Any child, preteen, or teen is a potential cyberbullying target. They don’t need to have home Internet access, a cellphone, or any cyber-connection. The cyberbullies are perfectly happy to have technology do their dirty work in destroying reputations or creating offline responses to online provocation.
Obviously, when friends have a falling out or romance takes a bad turn, cyberbullying is a viable option to settle scores and share hurt feelings. Seventy percent of cyberbullying comes from friends or acquaintances.
Bigotry, hate, and intolerance are big motivators, as well. Anyone who has been the target of offline bullying or is more vulnerable to it is a likely target, too. Jealousy plays a powerful role in motivating cyberattacks by those involved and their friends.
The more a student shares personal and private information, gets involved in heated online debates, or has an offline problem, the more likely they are to be targeted. The less careful they are, the fewer security settings and tools they use, and the less care they take in their communications, the more likely they will be targeted.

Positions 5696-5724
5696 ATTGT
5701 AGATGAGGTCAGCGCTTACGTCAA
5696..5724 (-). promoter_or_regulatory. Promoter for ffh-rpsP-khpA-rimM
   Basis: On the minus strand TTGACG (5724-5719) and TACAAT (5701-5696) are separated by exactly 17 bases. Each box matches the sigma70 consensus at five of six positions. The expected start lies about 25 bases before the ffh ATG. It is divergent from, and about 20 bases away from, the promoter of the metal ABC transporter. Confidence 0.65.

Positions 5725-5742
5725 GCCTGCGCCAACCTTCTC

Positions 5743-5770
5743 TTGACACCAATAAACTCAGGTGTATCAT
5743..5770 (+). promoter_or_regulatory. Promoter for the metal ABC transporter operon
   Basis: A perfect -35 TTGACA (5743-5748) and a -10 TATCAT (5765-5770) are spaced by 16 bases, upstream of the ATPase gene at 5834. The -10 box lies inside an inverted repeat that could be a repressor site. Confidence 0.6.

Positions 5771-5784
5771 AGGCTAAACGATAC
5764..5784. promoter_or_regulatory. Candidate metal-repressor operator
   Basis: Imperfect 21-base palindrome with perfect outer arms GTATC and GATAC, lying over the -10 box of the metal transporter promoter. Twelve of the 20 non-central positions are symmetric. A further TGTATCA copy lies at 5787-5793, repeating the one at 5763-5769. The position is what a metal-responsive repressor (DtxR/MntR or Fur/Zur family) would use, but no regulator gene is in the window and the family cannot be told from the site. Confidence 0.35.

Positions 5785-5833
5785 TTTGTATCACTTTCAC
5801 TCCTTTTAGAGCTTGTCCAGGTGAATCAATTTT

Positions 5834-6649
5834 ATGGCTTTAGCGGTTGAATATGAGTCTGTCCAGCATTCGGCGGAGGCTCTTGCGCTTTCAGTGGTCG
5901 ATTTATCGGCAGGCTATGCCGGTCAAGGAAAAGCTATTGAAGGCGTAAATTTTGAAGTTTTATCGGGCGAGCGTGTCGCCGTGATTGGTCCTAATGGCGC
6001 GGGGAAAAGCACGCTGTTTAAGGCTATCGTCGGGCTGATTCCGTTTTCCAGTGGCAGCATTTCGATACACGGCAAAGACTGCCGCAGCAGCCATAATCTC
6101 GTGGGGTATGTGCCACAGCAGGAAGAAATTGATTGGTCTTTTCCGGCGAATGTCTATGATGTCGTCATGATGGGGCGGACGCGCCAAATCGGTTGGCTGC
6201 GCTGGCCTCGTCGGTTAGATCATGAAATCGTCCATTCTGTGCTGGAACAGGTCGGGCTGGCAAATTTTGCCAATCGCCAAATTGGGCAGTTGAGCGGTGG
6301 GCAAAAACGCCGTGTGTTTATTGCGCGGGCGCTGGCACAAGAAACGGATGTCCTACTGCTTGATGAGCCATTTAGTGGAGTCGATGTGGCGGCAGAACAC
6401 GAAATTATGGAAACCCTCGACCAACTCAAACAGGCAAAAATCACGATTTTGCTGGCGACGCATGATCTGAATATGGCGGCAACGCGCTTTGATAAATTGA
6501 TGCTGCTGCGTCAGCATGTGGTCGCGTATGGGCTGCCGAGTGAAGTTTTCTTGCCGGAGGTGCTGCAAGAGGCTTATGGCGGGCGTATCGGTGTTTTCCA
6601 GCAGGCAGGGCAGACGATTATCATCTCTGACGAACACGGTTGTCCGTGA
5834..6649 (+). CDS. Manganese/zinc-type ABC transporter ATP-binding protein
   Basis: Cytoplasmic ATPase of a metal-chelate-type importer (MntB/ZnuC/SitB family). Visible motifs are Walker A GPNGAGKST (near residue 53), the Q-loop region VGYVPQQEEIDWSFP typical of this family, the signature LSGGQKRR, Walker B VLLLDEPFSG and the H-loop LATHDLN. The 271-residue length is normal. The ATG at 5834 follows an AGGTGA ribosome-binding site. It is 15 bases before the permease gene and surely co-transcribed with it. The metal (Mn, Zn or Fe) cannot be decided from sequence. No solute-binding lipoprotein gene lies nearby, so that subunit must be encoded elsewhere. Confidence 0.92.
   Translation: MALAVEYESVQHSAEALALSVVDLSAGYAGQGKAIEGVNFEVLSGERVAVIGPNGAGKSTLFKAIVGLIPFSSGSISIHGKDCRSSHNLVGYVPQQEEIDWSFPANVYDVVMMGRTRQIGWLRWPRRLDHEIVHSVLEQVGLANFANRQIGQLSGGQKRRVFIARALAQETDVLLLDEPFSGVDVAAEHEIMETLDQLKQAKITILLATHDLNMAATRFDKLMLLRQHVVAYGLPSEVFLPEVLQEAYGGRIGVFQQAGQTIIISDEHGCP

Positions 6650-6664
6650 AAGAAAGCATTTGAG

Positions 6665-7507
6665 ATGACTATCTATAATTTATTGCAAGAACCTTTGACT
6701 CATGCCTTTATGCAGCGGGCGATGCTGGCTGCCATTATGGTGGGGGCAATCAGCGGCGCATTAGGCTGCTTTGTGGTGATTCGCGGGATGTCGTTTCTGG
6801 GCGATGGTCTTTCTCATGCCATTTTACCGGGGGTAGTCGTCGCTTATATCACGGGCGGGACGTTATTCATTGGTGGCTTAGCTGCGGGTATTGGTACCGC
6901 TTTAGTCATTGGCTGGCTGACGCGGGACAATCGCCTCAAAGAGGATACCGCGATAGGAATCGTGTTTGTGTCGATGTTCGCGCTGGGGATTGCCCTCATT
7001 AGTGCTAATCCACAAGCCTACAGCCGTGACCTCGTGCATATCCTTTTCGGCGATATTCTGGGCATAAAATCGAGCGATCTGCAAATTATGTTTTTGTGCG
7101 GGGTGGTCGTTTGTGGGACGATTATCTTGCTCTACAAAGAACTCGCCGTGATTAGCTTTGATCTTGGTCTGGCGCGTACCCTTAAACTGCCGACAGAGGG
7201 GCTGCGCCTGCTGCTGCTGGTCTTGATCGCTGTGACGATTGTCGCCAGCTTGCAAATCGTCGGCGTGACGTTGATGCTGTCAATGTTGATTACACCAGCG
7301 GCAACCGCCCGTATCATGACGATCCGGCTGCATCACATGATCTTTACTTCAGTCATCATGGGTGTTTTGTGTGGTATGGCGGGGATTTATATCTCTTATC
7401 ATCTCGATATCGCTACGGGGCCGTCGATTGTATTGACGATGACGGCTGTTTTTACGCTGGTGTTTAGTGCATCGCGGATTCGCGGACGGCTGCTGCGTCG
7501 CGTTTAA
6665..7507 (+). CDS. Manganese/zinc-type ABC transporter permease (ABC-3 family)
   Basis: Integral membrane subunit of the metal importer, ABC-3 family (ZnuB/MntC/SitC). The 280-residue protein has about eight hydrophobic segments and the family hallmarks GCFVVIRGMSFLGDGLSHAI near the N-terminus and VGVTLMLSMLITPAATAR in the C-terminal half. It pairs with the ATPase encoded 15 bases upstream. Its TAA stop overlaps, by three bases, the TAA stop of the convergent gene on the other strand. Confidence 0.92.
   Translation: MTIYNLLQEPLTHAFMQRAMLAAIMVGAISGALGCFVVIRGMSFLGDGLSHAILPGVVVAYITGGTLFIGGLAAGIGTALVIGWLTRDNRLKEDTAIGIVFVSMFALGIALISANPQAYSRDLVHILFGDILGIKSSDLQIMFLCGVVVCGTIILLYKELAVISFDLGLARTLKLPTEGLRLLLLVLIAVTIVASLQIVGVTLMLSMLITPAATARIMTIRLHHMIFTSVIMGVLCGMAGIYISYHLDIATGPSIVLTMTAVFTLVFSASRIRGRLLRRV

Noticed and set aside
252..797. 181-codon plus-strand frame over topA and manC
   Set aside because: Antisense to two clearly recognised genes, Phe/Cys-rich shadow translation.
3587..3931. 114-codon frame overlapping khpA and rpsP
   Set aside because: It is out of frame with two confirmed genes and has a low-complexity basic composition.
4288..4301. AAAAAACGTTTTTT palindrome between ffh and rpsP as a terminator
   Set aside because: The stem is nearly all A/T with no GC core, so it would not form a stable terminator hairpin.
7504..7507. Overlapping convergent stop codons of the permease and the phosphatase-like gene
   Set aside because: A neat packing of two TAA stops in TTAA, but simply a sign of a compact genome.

And, if their password is vulnerable, so are they. Eighty-five percent of grammar school students and 70% of middle and high school students have shared their passwords with at least one other person.
The more Internet and technology literate the students are, the less vulnerable they will be. Many leave themselves open to attack, hacking, and having their personal information misused by cyberbullies. An easy mark is far more obvious online than offline.
Cyberbullying starts early and continues to adulthood if things don’t play themselves out or if they don’t learn how to protect themselves.